4 The physical demands of the caring role
As outlined in the previous sections, a carer provides help and support to a relative or friend with duties ranging from the delivery of domestic chores to physical/manual help and different aspects of personal care. The level or intensity of such duties will depend upon the care needs of the person being supported and can have implications for a carer’s health and wellbeing (Milne & Larkin, 2015).
Caring for a relative or friend can be incredibly rewarding but, as you have seen, it can be a significant time commitment. This can result in additional demands being placed on a carer’s physical and emotional capacities, as you saw with the two adult carer case studies in Activity 2. There is extensive evidence that caring for others can have a major impact on a person’s health and wellbeing, in addition to social life, employment and finances (Larkin et al., 2019). Indeed, if you are a carer, you are more likely to be in poor health – both physically and mentally – than people without caring responsibilities (Carers UK, 2019c). Research identified 61% of carers said their physical health had worsened as a result of caring, with a leading concern regarding health and wellbeing being reported as not getting enough sleep (Carers UK, 2018).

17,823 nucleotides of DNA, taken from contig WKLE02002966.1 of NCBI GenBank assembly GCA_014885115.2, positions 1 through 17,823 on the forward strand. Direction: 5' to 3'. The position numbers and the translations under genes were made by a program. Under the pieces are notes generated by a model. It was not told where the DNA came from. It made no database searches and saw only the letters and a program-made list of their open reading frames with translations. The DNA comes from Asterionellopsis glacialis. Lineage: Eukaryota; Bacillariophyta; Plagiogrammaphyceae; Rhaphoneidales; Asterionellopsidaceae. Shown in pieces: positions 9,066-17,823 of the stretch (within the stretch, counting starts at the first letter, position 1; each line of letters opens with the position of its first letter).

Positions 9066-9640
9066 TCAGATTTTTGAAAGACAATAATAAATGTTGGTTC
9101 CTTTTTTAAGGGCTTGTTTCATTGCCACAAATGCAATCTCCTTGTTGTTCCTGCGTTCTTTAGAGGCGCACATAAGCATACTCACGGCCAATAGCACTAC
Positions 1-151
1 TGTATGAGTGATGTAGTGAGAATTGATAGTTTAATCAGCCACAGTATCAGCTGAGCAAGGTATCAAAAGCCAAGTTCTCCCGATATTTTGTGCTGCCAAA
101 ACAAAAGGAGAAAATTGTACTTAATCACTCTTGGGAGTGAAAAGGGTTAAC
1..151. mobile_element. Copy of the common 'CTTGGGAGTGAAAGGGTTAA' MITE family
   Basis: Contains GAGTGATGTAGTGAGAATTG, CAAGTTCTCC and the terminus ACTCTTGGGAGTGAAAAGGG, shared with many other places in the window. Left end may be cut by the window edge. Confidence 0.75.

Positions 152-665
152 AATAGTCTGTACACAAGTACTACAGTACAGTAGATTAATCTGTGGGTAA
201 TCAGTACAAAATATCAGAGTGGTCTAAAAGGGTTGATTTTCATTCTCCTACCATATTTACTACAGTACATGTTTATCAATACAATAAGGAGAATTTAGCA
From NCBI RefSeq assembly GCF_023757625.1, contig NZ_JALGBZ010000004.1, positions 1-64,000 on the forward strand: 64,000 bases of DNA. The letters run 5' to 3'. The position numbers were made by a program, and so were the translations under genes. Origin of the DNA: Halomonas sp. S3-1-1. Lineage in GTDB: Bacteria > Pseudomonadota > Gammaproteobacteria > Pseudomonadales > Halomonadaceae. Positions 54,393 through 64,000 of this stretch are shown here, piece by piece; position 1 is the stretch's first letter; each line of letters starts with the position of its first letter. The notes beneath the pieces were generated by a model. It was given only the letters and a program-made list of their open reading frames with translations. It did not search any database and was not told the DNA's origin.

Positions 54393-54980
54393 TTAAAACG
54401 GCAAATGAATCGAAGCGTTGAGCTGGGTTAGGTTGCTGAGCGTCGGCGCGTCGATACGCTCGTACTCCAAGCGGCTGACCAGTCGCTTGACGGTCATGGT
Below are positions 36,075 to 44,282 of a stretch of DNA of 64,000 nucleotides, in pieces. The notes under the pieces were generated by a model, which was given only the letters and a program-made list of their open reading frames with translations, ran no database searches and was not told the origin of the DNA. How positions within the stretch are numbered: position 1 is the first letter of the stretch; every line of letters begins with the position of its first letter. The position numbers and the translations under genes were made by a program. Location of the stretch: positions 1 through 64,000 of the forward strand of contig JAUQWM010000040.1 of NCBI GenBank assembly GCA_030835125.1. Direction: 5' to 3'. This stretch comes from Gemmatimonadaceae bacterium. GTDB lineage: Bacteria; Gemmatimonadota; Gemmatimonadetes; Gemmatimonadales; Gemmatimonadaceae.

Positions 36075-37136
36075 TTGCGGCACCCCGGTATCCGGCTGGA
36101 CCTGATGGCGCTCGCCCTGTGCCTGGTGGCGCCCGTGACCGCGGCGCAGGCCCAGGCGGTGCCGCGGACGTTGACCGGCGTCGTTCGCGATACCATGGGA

Research tells us that caring can impact on sleep quality and duration (McCann et al., 2015; Wade et al., 2020). BUPA (2015) offer guidance on how to achieve a good night’s sleep [Tip: hold Ctrl and click a link to open it in a new tab. (Hide tip)] and suggest using a sleep diary to support making improvements to sleep patterns. A link to a sleep diary is available in the Further Reading section at the end of the course.
In the next section you will consider the physical demands of the caring role in more detail.